There is a revolution under way. The novel is getting entertaining again, according to Lev Grossman, book critic for Time Magazine. Writers like Michael Chabon, Jonathan Lethem, Donna Tartt, Kelly Link, Audrey Niffenegger, Richard Price, Kate Atkinson, Neil Gaiman, and Susanna Clarke, to name just a few, are busily grafting the sophisticated, intensely aware literary language of Modernism onto the sturdy narrative roots of genre fiction: fantasy, science fiction, detective fiction, romance. They’re forging connections between literary spheres that have been hermetically sealed off from one another for a century.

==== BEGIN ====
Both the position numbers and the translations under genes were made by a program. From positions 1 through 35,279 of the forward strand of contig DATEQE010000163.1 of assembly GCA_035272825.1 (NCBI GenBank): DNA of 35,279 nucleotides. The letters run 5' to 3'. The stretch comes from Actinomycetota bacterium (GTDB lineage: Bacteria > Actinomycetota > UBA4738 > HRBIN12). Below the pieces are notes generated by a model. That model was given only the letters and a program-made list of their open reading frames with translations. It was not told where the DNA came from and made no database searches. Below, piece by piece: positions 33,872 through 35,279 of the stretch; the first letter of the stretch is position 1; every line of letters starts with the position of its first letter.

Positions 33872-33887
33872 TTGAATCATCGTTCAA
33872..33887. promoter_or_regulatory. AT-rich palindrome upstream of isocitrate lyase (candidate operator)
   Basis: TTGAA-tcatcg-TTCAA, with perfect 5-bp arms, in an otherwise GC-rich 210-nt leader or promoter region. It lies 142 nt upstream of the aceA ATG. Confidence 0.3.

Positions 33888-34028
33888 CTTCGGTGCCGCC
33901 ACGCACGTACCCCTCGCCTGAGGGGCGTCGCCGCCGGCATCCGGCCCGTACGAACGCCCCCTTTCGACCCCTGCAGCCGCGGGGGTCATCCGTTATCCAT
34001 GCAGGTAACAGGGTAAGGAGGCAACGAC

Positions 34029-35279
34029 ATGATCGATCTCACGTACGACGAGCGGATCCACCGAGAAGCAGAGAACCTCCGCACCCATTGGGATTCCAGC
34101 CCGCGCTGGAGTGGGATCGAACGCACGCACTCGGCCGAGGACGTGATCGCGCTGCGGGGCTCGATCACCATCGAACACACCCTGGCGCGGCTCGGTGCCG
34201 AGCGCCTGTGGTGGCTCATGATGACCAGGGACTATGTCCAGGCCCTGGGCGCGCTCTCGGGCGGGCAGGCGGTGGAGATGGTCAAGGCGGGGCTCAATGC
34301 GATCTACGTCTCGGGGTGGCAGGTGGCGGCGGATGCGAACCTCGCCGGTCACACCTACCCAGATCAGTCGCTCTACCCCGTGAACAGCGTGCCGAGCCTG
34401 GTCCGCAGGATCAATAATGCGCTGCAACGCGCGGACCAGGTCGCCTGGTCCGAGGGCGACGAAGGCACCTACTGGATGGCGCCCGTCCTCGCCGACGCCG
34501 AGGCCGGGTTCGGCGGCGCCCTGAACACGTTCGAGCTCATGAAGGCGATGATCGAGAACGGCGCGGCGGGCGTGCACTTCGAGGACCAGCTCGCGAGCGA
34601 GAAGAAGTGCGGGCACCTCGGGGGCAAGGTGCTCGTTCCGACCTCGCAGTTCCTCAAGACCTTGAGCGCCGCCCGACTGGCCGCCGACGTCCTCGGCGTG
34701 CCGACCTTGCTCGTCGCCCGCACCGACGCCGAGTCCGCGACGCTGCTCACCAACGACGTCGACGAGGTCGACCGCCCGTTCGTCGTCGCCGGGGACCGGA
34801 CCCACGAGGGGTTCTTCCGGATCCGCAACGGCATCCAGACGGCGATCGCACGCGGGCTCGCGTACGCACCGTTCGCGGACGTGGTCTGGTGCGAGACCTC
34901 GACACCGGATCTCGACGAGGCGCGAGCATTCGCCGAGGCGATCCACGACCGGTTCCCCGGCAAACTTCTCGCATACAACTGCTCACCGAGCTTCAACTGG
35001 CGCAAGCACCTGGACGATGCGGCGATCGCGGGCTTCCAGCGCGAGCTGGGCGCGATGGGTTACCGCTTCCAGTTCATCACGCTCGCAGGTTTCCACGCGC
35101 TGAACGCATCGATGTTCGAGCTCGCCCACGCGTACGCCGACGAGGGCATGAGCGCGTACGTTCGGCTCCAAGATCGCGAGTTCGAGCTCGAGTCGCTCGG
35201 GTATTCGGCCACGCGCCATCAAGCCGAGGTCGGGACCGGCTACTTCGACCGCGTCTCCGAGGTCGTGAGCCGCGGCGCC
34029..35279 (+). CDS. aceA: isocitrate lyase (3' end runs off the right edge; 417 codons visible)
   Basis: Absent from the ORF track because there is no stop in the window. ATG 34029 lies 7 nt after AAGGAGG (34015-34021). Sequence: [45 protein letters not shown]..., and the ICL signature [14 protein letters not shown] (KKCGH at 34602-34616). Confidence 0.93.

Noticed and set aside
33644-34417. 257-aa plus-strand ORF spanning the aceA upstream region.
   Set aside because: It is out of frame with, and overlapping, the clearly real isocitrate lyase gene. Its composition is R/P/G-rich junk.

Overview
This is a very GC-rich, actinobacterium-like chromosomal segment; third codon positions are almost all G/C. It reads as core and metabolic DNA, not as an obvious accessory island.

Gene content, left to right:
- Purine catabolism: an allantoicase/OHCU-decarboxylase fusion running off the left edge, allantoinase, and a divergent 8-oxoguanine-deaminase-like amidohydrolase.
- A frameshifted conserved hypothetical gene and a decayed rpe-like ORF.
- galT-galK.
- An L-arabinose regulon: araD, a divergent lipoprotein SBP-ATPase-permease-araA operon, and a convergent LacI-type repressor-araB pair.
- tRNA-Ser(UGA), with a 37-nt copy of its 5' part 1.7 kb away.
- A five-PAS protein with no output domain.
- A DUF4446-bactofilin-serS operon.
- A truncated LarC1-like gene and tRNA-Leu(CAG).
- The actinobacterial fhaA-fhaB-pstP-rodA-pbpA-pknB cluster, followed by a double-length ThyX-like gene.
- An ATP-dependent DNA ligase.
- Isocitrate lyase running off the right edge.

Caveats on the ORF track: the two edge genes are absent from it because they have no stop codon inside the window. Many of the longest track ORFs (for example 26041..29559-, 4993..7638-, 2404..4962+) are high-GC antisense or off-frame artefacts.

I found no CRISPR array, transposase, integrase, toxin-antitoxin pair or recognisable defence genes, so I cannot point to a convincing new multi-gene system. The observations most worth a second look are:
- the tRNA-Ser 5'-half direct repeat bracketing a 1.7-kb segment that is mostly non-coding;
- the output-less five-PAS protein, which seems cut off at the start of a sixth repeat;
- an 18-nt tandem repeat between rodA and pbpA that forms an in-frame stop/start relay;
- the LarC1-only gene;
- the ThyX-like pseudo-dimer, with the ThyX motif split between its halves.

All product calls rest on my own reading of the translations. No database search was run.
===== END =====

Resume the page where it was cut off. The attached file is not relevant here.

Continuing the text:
Look at Cormac McCarthy, who for years appeared to be the oldest living Modernist in captivity, but who has inaugurated his late period with a serial-killer novel followed by a work of apocalyptic science fiction. Look at Thomas Pynchon—in “Inherent Vice” he has swapped his usual cumbersome verbal calisthenics for the more maneuverable chassis of a hard-boiled detective novel.
This is the future of fiction. The novel is finally waking up from its 100-year carbonite nap. Old hierarchies of taste are collapsing. Genres are hybridizing. The balance of power is swinging from the writer back to the reader, and compromises with the public taste are being struck all over the place. Lyricism is on the wane, and suspense and humor and pacing are shedding their stigmas and taking their place as the core literary technologies of the 21st century.